Comment 33 Jeremy Allison 2016-02-21 01:50:01 EST
Comment on attachment 1128878 [details]
I think this is a more correct fix

Looks like you're calling cleanup_fscreatecon() outside of the protection of the mutex k5_mutex_unlock(&labeled_mutex). Is that safe ?
Comment 34 Richard Sharpe 2016-02-21 10:25:07 EST
(In reply to Jeremy Allison from comment #33)
> Comment on attachment 1128878 [details]
> I think this is a more correct fix
> 
> Looks like you're calling cleanup_fscreatecon() outside of the protection of
> the mutex k5_mutex_unlock(&labeled_mutex). Is that safe ?

Good point.

For Samba it probably doesn't matter as we will only ever call this from one thread, but we should keep other users in mind.

I need to move the final cleanup_fscreatecon() to before we release the mutex.
Comment 35 Richard Sharpe 2016-02-21 14:10 EST
Created attachment 1129074 [details]
Updated to address Jeremy's concern

This is a small change to the earlier patch to address Jeremy's concern.

It has been running for a number of hours now and does not show any leaks as far as I can see.
Comment 36 Richard Sharpe 2016-02-22 10:53:22 EST
I see that the Selinux changes were introduced to solve a problem with Apache or something.

Can we get some testing with the changes on the other components that rely on KRB5 integraton with Selinux?
Comment 37 Robbie Harwood 2016-02-23 15:23:53 EST
Thank you for debugging this!  I've created a bug for the krb5 portion.

I suspect the answer is "yes", but do you see similar leak problems in rhel-7's krb5?
Comment 38 Richard Sharpe 2016-02-23 16:51:30 EST
(In reply to Robbie Harwood from comment #37)
> Thank you for debugging this!  I've created a bug for the krb5 portion.
> 
> I suspect the answer is "yes", but do you see similar leak problems in
> rhel-7's krb5?

So, I haven't been testing with RHEL-7, but let me try.

I could take the version of krb5 used on RHEL-7 and build it for RHEL-6 and try it.

I couldn't find the SELINUX support stuff in the RHEL-7 RPM so I suspect that the problem does not occur.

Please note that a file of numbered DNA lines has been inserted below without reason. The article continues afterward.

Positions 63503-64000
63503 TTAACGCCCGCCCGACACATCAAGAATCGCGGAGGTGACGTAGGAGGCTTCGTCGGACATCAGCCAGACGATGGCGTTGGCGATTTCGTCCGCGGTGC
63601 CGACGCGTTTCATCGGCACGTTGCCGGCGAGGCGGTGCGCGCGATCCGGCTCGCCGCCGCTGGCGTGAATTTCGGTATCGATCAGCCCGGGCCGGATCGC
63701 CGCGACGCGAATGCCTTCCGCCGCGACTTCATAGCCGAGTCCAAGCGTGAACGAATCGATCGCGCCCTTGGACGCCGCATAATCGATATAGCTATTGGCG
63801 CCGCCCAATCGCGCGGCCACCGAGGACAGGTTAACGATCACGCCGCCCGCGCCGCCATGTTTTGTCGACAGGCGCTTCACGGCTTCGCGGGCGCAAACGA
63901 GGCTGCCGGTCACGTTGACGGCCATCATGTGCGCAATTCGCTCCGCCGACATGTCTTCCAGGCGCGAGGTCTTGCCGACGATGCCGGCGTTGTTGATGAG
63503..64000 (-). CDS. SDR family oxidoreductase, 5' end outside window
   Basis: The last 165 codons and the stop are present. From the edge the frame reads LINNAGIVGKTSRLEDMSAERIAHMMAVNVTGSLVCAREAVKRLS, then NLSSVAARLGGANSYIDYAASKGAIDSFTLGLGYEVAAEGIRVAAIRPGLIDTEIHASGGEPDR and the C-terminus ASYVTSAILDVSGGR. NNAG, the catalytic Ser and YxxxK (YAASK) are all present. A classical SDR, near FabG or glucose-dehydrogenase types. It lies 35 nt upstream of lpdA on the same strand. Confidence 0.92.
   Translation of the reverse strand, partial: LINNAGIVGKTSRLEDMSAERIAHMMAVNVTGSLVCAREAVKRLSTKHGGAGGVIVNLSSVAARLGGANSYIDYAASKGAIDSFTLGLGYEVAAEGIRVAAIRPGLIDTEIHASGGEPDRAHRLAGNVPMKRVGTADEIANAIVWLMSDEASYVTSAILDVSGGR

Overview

Comment 39 Richard Sharpe 2016-02-23 19:09:23 EST
The changes causing the problems seem to have been introduced here:

https://bugzilla.redhat.com/show_bug.cgi?id=845125
Comment 40 Robbie Harwood 2016-02-24 13:48:25 EST
(In reply to Richard Sharpe from comment #38)
> (In reply to Robbie Harwood from comment #37)
> > Thank you for debugging this!  I've created a bug for the krb5 portion.
> > 
> > I suspect the answer is "yes", but do you see similar leak problems in
> > rhel-7's krb5?
> 
> So, I haven't been testing with RHEL-7, but let me try.

Thanks!

> I couldn't find the SELINUX support stuff in the RHEL-7 RPM so I suspect
> that the problem does not occur.

The patch is named krb5-1.13-selinux-label.patch in RHEL-7 and produces krb5/src/util/support/selinux.c; it looks to be the same in the relevant areas but I was hoping for confirmation that the bug applies there before I try to fix it.
Comment 41 Andreas Schneider 2016-02-25 10:42:04 EST
Petr, the first attachment fixes a memory leak in selinux. Do you plan to fix that memory leak?
Comment 42 Richard Sharpe 2016-02-25 11:57:19 EST
I will try to have a look at the RHEL 7 versions this weekend.
Comment 43 Petr Lautrbach 2016-02-26 03:41:24 EST
I will update libselinux with the the first patch or a similar patch as upstream has already fixed this issue in the latest release and used same approach with closef(rec)
Comment 44 Richard Sharpe 2016-02-28 20:40:40 EST
I have had a few cursory attempts at reproducing this with RHEL7 (CentOS7) and have not had much success.

That is because it seems to require multiple login sessions near to each other or something like that and I cannot use my main test bed.

However, I looked at the code after building that RPM and it seems to suffer from the same faults as the code in 6.X.
Comment 45 Robbie Harwood 2016-03-01 11:01:17 EST
Thanks much Richard.  I agree that it's likely the same issue, so I've made https://bugzilla.redhat.com/show_bug.cgi?id=1313457 for it
Comment 51 errata-xmlrpc 2016-05-10 17:41:03 EDT
Since the problem described in this bug report should be
resolved in a recent advisory, it has been closed with a
resolution of ERRATA.

For information on the advisory, and where to find the updated
files, follow the link below.

If the solution does not work for you, open a new bug report.

https://rhn.redhat.com/errata/RHBA-2016-0848.html

Note You need to log in before you can comment on or make changes to this bug.